In a second embodiment of the present invention, the packet routers 42 may process the packets in a different way. As illustrated in the flowchart of FIG. 3, the packet router 42 monitors the RF channels. When a message packet is detected by the packet router 42, the packet router 42 processes the information to identify the sending device and the message type (e.g., control message, alarm message, acknowledgement message, etc.) by having inherent knowledge of the protocol being supported. Some examples of protocol specific information that can be used are message type, time slot, explicit origin, destination addressing, etc.
  • [0029]
    The packet router 42 has access to a Message/Device Database containing information such as the identification codes for each device in the security system 10, definitions of the message types, device-specific instructions, message-specific instructions, etc. The Message/Device Database may also contain information regarding the network protocol (e.g., alternate network channels, pre-defined sub slots in a Time Division Multiple Access (TDMA) protocol implementation, etc.). In some protocols, the sending and receiving device IDs are located within each packet. In other protocols, only the sending device is located within each packet. For example, in star networks, a central device sends and receives messages from all other devices in the network. The devices (e.g., sensors) only send messages to the central device. Thus, the device ID located in the packets corresponds to the sending device, and the receiving device is defined to be the central hub. When an acknowledgement packet is sent from the central device to the sending device, time slotting may be used to determine the recipient. For example, after the central device receives a message packet, a certain period of time is defined by the protocol during which an acknowledgement message packet is sent back to the sending device and no other communications are allowed. In this way, the intended receiver is defined by the time slot in which the message is sent.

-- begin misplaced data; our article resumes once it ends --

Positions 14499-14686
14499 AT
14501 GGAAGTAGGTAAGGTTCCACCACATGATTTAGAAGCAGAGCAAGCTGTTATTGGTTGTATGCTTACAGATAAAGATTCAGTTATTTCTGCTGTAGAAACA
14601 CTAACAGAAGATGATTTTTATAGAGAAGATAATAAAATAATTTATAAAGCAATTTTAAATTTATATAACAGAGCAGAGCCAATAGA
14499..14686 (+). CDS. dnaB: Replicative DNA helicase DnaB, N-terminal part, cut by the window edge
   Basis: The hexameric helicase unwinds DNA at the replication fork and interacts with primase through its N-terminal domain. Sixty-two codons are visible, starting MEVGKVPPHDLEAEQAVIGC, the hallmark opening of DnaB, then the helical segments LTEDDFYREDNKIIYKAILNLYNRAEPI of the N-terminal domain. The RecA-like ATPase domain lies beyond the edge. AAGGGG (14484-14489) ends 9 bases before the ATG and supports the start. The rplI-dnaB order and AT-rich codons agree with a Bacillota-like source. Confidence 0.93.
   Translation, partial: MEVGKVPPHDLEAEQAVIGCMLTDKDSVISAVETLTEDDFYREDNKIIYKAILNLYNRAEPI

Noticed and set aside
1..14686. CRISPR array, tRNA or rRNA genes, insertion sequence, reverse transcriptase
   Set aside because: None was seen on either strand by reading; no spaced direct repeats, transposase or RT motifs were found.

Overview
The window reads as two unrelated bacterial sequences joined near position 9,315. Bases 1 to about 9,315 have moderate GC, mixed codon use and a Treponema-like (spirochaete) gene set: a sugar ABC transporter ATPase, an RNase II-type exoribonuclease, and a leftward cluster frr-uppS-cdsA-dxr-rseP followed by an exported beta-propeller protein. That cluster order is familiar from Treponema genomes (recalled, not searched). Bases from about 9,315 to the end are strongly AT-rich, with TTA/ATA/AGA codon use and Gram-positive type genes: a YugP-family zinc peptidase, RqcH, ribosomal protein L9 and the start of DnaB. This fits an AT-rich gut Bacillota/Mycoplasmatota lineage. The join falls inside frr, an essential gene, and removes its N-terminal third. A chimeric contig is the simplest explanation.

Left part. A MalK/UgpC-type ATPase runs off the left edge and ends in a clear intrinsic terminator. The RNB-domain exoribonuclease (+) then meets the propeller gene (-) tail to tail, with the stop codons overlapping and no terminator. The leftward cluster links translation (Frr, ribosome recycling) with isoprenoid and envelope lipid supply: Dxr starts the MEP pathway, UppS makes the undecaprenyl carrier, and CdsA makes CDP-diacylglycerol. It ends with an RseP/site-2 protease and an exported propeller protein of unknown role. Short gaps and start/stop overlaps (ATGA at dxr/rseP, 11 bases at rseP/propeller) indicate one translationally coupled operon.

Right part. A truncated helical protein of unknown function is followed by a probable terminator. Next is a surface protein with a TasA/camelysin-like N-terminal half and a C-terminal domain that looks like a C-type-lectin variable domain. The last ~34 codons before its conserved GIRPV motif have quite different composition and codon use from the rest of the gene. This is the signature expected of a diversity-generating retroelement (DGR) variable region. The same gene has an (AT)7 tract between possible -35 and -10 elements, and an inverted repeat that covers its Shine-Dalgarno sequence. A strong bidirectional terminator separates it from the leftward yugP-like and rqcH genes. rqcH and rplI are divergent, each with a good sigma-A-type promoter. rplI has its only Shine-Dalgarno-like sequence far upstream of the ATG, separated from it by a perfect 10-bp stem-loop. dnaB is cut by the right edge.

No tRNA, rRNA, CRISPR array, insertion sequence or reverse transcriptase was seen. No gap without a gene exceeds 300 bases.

• [0030]
    After the packet router 42 identifies the message type and sending device, the packet router 42 may increment a message counter or tag the message in a manner allowing tracking and temporary persistence. For example, if the packet router 42 detects a message packet, the packet router 42 increments the message counter that corresponds to the identified sending device. After the message counter is incremented, the packet router 42 compares the value of the message counter to a pre-defined threshold. In the illustrated construction, the message counter is compared to a threshold of three such that when the message counter is greater than three, the packet router 42 takes further action (see FIG. 4) and when the message counter is less than or equal to three, the packet router 42 takes no action and continues to scan the RF channels. In some embodiments, the threshold for the message counters is higher or lower than three.